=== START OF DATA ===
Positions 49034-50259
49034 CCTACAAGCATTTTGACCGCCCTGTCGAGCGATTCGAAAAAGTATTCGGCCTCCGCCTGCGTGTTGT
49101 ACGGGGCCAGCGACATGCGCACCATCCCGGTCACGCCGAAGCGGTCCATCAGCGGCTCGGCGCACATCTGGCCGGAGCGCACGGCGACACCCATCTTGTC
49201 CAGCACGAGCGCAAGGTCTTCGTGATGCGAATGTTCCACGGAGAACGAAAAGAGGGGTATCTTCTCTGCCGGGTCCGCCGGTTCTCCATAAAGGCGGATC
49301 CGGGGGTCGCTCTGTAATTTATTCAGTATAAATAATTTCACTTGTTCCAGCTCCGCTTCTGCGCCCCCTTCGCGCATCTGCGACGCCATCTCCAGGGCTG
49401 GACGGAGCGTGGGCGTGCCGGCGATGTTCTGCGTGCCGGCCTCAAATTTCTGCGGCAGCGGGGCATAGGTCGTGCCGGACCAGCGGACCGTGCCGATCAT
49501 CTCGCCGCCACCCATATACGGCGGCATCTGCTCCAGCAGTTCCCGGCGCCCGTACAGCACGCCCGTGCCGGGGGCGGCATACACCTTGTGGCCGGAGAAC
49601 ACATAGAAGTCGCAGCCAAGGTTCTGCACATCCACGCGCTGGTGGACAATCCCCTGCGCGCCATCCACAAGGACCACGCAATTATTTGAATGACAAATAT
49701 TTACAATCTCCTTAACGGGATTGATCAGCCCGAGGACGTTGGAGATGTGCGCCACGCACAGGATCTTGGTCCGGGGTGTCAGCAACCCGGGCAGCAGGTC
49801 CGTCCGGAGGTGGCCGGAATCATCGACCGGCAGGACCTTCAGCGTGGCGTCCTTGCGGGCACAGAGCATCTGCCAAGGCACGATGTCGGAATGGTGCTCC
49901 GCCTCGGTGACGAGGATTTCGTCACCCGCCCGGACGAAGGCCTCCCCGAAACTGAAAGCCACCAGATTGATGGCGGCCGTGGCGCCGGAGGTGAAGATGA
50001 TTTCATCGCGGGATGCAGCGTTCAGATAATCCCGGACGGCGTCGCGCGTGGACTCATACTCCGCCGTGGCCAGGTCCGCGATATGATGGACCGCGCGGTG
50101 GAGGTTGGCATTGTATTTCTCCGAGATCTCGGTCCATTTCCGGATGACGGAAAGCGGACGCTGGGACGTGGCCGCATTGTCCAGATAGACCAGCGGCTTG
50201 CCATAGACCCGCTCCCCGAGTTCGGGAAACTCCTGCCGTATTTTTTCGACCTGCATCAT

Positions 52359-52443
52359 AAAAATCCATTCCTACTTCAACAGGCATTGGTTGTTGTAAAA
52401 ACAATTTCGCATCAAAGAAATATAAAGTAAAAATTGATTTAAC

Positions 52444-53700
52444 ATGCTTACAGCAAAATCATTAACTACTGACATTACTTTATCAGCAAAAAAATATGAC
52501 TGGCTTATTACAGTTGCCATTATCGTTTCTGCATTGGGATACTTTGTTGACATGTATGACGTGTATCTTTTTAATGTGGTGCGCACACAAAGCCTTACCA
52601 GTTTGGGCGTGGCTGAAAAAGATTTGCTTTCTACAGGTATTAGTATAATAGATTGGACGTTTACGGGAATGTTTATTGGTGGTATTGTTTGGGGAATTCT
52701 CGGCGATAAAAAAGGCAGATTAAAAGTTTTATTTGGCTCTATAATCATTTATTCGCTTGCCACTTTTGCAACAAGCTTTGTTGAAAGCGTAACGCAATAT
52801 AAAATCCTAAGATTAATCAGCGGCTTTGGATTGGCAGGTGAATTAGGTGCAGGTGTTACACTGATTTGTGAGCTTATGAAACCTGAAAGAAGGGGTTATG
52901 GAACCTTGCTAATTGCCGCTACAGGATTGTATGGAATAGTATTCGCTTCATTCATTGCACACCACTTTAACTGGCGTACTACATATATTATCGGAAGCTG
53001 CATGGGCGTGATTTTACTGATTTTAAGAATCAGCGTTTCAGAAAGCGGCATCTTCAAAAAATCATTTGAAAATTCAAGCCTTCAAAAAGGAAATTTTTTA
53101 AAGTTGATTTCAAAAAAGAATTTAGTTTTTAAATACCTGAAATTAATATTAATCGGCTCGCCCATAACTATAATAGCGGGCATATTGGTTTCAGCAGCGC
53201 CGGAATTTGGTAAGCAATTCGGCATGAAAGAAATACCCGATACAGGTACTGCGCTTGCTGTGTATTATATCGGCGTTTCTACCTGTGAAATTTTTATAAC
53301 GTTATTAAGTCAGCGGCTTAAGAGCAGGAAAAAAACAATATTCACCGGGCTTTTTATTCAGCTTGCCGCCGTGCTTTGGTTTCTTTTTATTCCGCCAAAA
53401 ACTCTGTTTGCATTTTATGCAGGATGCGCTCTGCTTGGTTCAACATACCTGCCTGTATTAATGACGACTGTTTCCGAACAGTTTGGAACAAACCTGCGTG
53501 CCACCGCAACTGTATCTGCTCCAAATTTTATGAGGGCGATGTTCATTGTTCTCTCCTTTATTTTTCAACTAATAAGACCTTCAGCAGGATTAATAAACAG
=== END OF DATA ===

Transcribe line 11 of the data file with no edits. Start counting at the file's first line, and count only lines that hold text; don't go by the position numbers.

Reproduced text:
49901 GCCTCGGTGACGAGGATTTCGTCACCCGCCCGGACGAAGGCCTCCCCGAAACTGAAAGCCACCAGATTGATGGCGGCCGTGGCGCCGGAGGTGAAGATGA